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The Oak View Group CEO says the biz's "best years are directly in front of us" and tips MSG's Sphere project to "change our industry forever"
By James Hanley on 08 Aug 2023
Oak View Group (OVG) chief Tim Leiweke says he has no plans to take the company public while predicting the next 20 years will see the greatest number of arena developments “in the history of the business”.
OVG, which was founded in 2015 by former AEG CEO Leiweke and ex-Live Nation chairman Irving Azoff, oversees the operations of new venues such as Climate Pledge Arena at Seattle Center, UBS Arena in Belmont Park, New York, and Moody Center in Austin, Texas, and Acrisure Arena in Palm Springs, California, as well as the Co-op Live development in Manchester, UK.
In a recent appearance on The Bob Leftsetz Podcast, Leiweke said the purpose of the Silver Lake-backed firm was to “think outside the box and be a positive disruption to the live industry”.
“OVG is a private company. I’m proud of that.” he said. “I hope we never go public. I don’t want to go public. My intention is never to sell the company. We have certain guiding principles and core values as a company. One of them is we don’t want to be public and don’t have any intention of ever being public. It’s not a quick spin. My daughter is one of the key executives here. She’s hopefully going to inherit this company and run it.
“My executive committee’s average age is in their 40s, so we’re built to be long term. We’re built to be private. We’re built to be generational – and that’s what we intend on doing.”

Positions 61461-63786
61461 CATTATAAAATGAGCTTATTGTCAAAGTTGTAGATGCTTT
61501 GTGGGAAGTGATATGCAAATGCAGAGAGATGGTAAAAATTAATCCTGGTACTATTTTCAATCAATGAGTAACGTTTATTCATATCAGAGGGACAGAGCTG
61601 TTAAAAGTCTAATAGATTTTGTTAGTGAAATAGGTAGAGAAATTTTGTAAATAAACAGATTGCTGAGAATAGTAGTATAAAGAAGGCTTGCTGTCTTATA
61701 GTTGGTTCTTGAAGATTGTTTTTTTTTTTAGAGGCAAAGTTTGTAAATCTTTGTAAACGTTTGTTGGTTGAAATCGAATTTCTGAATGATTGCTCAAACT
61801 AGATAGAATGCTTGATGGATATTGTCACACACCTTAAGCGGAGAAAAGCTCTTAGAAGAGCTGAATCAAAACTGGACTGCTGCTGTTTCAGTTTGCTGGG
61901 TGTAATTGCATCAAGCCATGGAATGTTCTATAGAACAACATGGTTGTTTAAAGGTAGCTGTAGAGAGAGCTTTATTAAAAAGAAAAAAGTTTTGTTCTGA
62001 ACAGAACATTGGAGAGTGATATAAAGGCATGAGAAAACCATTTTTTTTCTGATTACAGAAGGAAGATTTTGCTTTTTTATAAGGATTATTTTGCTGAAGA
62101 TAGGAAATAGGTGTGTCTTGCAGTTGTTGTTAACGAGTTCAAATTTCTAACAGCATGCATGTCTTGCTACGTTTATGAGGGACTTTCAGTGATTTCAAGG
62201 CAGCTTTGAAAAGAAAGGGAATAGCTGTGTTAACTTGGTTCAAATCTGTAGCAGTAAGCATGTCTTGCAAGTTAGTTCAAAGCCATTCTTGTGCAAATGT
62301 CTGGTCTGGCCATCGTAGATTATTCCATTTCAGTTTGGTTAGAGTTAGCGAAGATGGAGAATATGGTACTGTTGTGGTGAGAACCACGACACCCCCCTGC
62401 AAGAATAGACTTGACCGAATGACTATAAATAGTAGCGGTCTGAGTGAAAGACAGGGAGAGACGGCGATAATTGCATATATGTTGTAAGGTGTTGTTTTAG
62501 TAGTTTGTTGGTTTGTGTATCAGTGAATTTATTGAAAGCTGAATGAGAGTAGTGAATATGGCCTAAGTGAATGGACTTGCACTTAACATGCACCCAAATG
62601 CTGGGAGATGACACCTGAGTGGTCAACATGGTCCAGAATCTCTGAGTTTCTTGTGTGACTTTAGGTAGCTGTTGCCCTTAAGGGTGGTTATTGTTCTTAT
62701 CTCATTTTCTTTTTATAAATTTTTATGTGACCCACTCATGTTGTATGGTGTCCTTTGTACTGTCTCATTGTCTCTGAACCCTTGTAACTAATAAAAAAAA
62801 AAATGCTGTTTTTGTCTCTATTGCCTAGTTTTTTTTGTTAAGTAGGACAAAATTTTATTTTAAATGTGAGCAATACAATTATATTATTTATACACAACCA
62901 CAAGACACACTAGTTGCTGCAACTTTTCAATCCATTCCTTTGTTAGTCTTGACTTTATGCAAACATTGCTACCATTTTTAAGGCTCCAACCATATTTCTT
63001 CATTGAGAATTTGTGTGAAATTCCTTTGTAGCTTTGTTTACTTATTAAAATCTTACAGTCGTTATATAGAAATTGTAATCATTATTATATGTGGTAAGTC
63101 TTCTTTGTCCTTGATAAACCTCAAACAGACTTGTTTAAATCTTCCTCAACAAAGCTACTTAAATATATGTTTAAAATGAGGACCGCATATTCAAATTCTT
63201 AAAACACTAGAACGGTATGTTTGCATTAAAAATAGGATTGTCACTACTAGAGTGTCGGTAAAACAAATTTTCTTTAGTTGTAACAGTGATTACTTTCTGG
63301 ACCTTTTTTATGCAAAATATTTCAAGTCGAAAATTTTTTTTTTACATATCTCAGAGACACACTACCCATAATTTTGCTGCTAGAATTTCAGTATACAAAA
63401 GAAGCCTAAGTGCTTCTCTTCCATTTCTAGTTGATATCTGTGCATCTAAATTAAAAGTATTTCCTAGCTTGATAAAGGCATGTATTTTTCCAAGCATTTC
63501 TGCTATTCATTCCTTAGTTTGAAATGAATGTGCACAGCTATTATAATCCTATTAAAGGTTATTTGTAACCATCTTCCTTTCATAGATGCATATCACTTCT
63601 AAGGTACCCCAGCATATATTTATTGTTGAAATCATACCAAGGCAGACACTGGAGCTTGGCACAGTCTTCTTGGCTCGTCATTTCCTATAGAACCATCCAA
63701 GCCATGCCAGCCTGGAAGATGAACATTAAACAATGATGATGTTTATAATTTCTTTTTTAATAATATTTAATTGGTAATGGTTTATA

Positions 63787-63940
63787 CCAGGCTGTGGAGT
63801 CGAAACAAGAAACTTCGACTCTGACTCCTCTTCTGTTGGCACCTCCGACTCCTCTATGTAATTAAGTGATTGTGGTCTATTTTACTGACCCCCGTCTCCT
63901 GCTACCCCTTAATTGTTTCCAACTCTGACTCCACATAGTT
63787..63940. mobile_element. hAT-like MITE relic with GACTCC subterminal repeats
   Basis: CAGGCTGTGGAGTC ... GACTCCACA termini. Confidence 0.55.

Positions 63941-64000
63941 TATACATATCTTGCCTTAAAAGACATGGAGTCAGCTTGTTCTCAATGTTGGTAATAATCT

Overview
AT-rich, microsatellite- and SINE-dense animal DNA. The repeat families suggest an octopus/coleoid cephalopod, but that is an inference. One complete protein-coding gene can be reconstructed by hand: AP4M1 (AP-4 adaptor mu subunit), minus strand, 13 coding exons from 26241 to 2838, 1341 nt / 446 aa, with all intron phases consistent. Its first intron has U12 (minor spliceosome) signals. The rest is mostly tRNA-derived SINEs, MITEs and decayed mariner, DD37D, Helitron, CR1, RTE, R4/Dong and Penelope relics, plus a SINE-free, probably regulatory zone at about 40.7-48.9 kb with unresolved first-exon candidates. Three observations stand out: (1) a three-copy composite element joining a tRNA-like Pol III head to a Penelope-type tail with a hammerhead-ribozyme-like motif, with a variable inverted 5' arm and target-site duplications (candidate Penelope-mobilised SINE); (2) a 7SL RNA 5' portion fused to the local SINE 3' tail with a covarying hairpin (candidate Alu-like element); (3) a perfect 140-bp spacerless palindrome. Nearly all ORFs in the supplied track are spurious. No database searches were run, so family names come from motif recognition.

“There are billions and billions of people on the planet, but there are only probably 250 arenas that I would consider to be A-class, and even fewer stadiums”
Other OVG projects include Arena São Paulo in Brazil; CFG Bank Arena in Baltimore, FirstOntario Centre Arena in Hamilton, Ontario, Canada; a new arena and entertainment district in Las Vegas, NV, and a new arena in Cardiff, Wales, UK. Pointing out that OVG had built the only seven new arenas to have opened in the last couple of years, Leiweke was critical of the existing standard of venues worldwide.
“There are billions and billions of people on the planet, but there are only probably 250 arenas that I would consider to be A-class, and even fewer stadiums,” said Leiweke. “Most of them aren’t very good. Most of them are very old. There are hundreds of arenas that are driving our industry as we know it today, but there are not very many arenas like we have in North America and the rest of the world.
“It is pretty shocking, but therein lies the opportunity, which is we’re going to see a huge explosion and a huge opportunity to build these world class arenas, and take what we’ve learned here… and be able to take that with us everywhere we go in the world.”
Leiweke went on to speak glowingly about MSG Entertainment’s Las Vegas Sphere project, which is set to open on 29 September with U2’s residency, U2:UV Achtung Baby Live At The Sphere.
“If you don’t think the industry is changing, then go look at what Jim Dolan’s building with Sphere, because it’s revolutionary. It’s masterful,” he said. “I don’t know how heck he came up with all of this [and I’m] not sure how the hell you pay for it. But what I know is he’s going to change our industry forever. And the minute that opens up in September we will never be the same.”